Proposed 400,000 tonnes/year kraft pulp mill in Svetlahorsk, Belarus, decried by citizens over environmental concerns
January 24, 2012
– A number of citizens in and around Svetlahorsk, Belarus, have voiced strong opposition to a proposed pulp mill in the city, citing environmental concerns, while its chief engineer said it would not be harmful, Naviny.By reported on Jan. 24.
The 400,000 tonnes per year proposed Svetlahorsk Pulp and Cardboard Mill would be built by a Chinese company. The bleached sulfate pulp mill would be located 600 meters from the River Berezina.
About 500 residents met with representatives of the Svetlahorsk District Executive Committee on Jan. 23 to discuss the project. Those opposed fear that the project would further aggravate environmental problems in and around the industrial city of Svetlahorsk, home to some 70,000 people in the Homyel region.
Officials at the meeting said the mill would have an “insignificant” impact on the local environment, but did not specify what effect it would have.
The chief engineer of the project said he had visited a similar facility in China and he denied that the proposed mill would be harmful.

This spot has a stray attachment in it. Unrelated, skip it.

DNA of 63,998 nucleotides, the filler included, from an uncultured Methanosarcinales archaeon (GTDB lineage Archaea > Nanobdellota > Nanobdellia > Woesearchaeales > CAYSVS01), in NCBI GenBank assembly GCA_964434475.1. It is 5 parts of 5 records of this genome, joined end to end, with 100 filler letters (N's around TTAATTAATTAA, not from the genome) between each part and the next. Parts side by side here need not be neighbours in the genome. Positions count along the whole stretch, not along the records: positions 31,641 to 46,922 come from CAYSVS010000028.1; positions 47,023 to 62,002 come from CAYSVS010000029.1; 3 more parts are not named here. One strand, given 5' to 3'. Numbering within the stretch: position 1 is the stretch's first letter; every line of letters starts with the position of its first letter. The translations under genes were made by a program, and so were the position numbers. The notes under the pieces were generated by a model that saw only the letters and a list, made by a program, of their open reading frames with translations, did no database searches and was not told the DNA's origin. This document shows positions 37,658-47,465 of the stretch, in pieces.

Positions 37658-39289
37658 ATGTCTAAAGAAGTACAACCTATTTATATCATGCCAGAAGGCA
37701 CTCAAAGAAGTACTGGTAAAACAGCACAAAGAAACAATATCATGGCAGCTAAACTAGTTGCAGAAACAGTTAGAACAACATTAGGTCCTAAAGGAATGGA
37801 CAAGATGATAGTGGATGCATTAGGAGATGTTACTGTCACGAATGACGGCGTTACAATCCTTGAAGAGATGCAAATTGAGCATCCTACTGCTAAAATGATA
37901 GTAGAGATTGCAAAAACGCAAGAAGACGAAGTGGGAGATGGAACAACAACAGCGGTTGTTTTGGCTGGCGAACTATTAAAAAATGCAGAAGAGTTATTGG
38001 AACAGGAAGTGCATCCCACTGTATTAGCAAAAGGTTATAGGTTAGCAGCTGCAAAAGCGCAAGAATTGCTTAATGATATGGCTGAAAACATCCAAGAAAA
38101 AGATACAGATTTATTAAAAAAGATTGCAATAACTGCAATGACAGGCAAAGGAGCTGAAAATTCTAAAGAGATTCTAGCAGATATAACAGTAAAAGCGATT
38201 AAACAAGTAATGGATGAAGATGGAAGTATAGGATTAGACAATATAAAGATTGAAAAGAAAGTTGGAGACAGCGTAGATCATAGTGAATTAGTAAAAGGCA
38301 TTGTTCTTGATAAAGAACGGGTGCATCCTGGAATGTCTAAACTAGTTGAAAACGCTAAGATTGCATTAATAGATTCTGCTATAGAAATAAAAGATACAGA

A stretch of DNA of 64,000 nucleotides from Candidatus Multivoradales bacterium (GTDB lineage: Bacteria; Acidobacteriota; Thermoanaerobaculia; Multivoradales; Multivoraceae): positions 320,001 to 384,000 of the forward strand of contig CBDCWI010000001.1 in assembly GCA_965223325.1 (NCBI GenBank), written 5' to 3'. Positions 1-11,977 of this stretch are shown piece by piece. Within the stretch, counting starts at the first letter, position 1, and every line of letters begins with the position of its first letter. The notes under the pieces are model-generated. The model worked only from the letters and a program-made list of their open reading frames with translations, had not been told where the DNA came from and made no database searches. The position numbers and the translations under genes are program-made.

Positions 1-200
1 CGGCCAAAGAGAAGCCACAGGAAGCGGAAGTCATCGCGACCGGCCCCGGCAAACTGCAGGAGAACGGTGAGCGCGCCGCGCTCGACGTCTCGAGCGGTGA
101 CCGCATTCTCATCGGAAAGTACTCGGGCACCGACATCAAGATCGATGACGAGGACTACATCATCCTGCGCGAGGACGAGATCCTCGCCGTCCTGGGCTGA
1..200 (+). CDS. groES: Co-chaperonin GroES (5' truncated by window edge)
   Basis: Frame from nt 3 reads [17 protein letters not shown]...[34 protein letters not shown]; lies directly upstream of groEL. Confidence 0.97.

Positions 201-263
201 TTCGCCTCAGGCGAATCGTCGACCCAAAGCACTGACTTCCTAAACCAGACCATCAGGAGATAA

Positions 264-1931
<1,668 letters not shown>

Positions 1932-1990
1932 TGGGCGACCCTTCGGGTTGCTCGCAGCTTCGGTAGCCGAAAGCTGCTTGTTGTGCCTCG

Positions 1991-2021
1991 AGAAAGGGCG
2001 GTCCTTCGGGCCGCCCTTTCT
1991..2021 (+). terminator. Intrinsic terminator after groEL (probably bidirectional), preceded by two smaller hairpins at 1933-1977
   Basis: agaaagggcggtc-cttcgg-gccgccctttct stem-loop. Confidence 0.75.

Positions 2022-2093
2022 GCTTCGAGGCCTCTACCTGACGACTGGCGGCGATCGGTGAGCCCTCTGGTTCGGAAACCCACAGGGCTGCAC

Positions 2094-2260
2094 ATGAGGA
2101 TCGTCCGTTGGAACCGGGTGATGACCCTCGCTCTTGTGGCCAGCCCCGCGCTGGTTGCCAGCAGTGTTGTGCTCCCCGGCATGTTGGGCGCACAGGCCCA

Vadzim Bolbas, a Belarusian Popular Front member who once worked with Svetlahorsk’s environmental monitoring laboratory, said not one attendee at the meeting supported the project and that most of the residents flatly oppose it, “as it will be a harmful facility, while the environmental situation is already bad in our city.”
On Feb. 16, the Belarusian Telegraph Agency (BelTA) reported that the mill would be built by the Republic of Belarus and that the country’s First Deputy Minister Vladimir Semashko said the decision to go forward with the project had been made. He also said that the credit line was opened, the contract signed and the credit agreement prepared.
BelTA reported that 250,000 tonnes/year of output would be exported and the rest sold on the domestic market.
On June 14, Reuters reported that Belarus had secured a loan to build the $700 million mill, included as part of a deal for more than $1 billion overall being loaned by China to Belarus to finance industrial and infrastructure projects. Deputy Belarusian Prime Minister Anatoly Tozik said the government was discussing the possibility of repaying the loan by supplying extra pulp to China.
The primary source of this article is Naviny.By in Belarus, on Jan. 24, 2012.